Pedigo I was an action under the ADA filed by Mr. Pedigo, a truck driver who suffered a heart attack and consequently could no longer meet federal regulations which mandated certain physical requirements for truck drivers. His employer, *1146 P.A.M. Transport, did not find a new position for him and fired him a few months later. Pedigo alleged that the company's failure to find a different position for him and his subsequent firing were based on his disability. The jury found the company had intentionally discriminated against Pedigo because of his disability, but would have made the same decision to fire him for legitimate, non-discriminatory reasons. The jury awarded Pedigo $62,500 in compensatory damages. On appeal, the Eighth Circuit held that in a mixed-motive case where the employer provides it would have made the same decision absent illegal discrimination, no compensatory damages are available. The Court cited the Title I provision, 42 U.S.C. § 12117(a), which provides that ADA remedies are defined by Title VII.[1] The Court stated that in this type of mixed-motive case, the "remedies available are limited to a declaratory judgment, an injunction that does not include an order for reinstatement or for back pay, and some attorney's fees and costs." Id., 60 F.3d at 1301. The Court held the trial court committed plain error in submitting a compensatory damage instruction, vacated the judgment and remanded for further proceedings.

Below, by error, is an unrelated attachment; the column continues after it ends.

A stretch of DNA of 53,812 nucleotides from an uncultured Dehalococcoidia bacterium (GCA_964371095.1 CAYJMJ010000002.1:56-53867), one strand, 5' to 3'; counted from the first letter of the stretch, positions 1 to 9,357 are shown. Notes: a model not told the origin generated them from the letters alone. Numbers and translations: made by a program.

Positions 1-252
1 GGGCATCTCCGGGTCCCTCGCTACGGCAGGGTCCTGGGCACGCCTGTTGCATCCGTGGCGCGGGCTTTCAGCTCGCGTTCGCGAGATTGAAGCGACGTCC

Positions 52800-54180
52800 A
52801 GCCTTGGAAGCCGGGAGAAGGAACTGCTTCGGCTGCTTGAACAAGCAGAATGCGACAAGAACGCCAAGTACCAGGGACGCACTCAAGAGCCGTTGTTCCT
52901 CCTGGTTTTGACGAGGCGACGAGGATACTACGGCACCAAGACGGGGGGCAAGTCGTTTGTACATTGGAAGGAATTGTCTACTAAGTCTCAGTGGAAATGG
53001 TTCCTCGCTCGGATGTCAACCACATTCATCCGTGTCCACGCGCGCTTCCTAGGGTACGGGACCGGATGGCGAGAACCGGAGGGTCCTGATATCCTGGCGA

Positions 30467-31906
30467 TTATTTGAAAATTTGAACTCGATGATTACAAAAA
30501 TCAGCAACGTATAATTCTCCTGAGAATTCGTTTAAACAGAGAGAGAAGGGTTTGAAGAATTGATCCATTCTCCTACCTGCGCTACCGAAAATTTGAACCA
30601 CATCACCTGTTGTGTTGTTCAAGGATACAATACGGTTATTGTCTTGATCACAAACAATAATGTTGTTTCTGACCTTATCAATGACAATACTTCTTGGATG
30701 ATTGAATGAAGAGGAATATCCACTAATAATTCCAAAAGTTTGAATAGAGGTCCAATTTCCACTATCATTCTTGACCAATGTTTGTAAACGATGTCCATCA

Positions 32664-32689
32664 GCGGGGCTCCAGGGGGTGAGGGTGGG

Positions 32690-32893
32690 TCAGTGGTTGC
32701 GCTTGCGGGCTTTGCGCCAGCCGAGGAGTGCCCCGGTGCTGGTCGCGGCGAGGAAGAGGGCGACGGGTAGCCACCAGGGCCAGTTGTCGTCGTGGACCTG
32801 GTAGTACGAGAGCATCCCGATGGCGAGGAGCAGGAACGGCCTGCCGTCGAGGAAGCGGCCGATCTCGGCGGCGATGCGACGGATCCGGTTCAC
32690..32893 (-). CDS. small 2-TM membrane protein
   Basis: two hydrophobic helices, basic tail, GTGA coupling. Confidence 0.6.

While the Pedigo I appeal was pending, the trial court awarded Pedigo $30,000.00 in attorney's fees. On remand, the trial court granted declaratory judgment as the sole relief to which Pedigo was entitled, concluded Pedigo was a prevailing party, but refused to grant any additional attorney's fees. Pedigo II was the subsequent appeal, which focused on the award of attorney's fees. In analyzing the issue, a different panel of the Eighth Circuit applied the Title V fee provision, 42 U.S.C. § 12205, but did not discuss why it applied this provision instead of the Title Iprovision cited in Pedigo I.[2] The Court stated that under § 12205, prevailing-party status is determined by the standards applicable to 42 U.S.C. § 1988. To be a prevailing party under § 1988, "a plaintiff must obtain relief on the merits that directly benefits him or her through an enforceable judgment, or a plaintiff must obtain comparable relief through a consent decree or settlement." 98 F.3d at 398 (citing Farrar v. Hobby, 506 U.S. 103, 109, 113 S. Ct. 566, 121 L. Ed. 2d 494 (1992)). "[A] judicial pronouncement that the defendant has violated the Constitution, unaccompanied by an enforceable judgment on the merits, does not render the plaintiff a prevailing party." Farrar, 506 U.S. at 112, 113 S. Ct. 566. The Court concluded that Pedigo was not a prevailing party because he obtained only declaratory relief, and vacated the award of fees.